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Who is the Leader of ISIS in Iraq?

Updated on June 22, 2014
The leader of ISIS
The leader of ISIS
ISIS organization
ISIS organization
ISIS using US Humvees captured from Iraqi army
ISIS using US Humvees captured from Iraqi army

His real name Ibrahim Awwad al-Badri al-Samarrai. His "working name" since 2010, is Abu Bakr Al Baghdadi. His hometown is Baghdad and Samarra. As a kid, he grew up in Samarra, recently seized by ISIS. His college years were spent in Baghdad while he was getting his master degree. He was not rich but always poor. Even in college, his professors gave him cash handouts who liked him. He graduated with a degree in Islamic Studies and was a cleric in pre-US invasion days of 1997. He was born in 1971.

Ironically, he was in US custody in 2005 at Camp Bucca and held until 2009 when released. Today, the US has put a bounty on his head amounting to $10 million and there are only a few photos of him without his mask. In a sense, he is an Iraqi Zorro. Even his own men, seldom see his actual face. In 2012, the Iraqis thought they had captured him again, but it was not the case.

The man is vehemently anti-US or West or anyone that does not Sharia law. He is ruthless while he presided as judge in a small town. His military experience was learned in over eight years of war against the Americans and basically be promoted through al-Qaeda ranks. Unlike other al-Qaeda ideology conducting terrorist attacks on random civilians, ISIS, is out to gain territory to establish its own country carved out of Iraq and Syria. This is an appeal to many jihadists rather than just lofty ideas about jihad. When they seize a town or city, they create a new government using existing councils and fear. They repair and build new infrastructure.

ISIS is now very well funded. After the collapse of Mosul, ISIS also stole over half of a billion dollars from the government bank there. When these places fall to ISIS, the residents are forced to pledge their allegiance to him..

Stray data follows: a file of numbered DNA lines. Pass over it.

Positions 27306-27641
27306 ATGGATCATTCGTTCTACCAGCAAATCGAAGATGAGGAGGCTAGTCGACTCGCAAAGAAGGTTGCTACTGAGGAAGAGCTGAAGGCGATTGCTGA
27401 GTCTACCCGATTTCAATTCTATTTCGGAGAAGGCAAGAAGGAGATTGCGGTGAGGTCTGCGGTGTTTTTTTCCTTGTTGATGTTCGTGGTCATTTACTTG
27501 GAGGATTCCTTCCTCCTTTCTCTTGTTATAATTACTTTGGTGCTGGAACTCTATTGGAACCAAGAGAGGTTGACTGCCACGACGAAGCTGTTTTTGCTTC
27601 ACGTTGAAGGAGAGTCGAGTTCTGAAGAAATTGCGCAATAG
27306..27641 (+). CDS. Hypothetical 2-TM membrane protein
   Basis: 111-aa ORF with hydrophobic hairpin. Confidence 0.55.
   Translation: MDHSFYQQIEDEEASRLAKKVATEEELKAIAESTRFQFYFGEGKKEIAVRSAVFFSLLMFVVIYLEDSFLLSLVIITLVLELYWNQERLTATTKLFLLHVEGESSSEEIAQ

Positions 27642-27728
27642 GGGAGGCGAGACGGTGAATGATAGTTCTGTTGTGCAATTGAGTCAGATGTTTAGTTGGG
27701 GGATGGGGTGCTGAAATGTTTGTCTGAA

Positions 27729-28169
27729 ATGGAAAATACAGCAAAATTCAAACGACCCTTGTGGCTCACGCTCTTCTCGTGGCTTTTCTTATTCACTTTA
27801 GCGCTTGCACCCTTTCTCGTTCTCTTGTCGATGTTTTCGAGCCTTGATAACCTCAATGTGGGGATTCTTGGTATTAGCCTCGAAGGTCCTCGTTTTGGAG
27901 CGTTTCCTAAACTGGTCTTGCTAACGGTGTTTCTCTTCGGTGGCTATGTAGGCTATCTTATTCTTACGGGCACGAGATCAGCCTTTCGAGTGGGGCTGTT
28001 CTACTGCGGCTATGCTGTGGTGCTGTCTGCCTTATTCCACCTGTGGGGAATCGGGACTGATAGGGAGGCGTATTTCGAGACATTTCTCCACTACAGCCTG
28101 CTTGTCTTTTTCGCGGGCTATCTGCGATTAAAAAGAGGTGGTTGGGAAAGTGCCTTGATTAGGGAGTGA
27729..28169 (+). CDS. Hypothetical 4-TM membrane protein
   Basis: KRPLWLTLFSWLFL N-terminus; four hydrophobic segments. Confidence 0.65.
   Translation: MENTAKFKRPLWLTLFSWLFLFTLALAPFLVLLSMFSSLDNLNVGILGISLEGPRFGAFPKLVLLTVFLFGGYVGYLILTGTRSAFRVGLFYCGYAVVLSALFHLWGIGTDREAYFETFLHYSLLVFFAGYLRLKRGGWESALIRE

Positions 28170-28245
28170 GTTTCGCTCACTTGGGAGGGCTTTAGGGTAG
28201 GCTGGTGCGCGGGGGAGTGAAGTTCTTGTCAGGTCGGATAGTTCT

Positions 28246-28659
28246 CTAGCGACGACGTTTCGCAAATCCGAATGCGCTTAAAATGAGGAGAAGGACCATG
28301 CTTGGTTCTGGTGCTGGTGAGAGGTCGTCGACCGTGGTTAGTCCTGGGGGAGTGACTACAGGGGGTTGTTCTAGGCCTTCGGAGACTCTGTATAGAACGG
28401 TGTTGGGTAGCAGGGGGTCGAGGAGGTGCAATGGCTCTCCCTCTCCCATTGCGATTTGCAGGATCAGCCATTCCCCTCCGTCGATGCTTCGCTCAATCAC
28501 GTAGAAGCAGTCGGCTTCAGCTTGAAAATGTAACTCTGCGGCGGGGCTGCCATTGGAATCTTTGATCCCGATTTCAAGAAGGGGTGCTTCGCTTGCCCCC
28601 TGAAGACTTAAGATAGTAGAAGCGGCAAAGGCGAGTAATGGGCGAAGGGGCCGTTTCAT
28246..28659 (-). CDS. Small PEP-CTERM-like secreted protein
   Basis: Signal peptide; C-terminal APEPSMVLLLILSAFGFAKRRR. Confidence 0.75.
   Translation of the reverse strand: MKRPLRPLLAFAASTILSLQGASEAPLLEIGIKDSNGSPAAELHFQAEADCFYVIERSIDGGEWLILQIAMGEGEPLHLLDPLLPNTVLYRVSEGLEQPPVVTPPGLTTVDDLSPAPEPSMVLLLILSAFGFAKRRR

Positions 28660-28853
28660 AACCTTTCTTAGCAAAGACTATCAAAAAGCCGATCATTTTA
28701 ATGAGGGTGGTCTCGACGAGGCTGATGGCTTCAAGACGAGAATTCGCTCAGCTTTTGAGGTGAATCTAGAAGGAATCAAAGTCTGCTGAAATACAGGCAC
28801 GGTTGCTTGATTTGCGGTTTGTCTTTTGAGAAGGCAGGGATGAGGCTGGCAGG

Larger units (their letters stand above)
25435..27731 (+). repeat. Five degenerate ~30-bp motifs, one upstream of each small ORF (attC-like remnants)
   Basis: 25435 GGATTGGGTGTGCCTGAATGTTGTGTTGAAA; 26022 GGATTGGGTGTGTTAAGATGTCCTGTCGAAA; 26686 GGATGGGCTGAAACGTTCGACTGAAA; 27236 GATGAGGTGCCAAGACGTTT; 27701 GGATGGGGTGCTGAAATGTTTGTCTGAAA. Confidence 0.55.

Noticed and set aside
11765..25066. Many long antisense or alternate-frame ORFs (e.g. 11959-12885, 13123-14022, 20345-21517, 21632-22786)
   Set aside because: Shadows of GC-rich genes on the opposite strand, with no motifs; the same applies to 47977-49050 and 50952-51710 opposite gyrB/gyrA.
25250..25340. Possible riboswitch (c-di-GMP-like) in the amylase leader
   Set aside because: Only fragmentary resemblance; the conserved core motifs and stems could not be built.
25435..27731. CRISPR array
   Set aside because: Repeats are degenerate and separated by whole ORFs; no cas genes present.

He broke with al-Qaeda in 2013, or actually, al-Qaeda broke ties with him because of his domineering attitude and disagreements between them. He, with support from wealthy Arab states, created a viable army of 4-7,000 men. These forces in Syria were considered the "elite" forces of the Free Syrian Army and were the units who gave Assad the most challenge. They were far better trained and armed than the others. They still occupy and control large areas of Syria that Assad has no interest in or capability in retaking. Friction developed between the FSA and ISIS or al-Nusra, and soon, both began to attack one another at times. It was an uneasy alliance.

While al-Qaeda talks about creating their own country or state, ISIS is doing it through conquests and brutality. He is not unlike a Hitler, a Stalin, or any other ruthless leader bent on a mission that is well supported. His tactics are not that different than Hitler or Stalin in areas of conquest. In this case, it will be a true Islamic state practicing the strictest form of Islam.


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    • perrya profile image

      perrya 3 years ago


    • Perspycacious profile image

      Demas W Jasper 3 years ago from Today's America and The World Beyond

      Lets have a few groups on ISIS and Israel. How about it?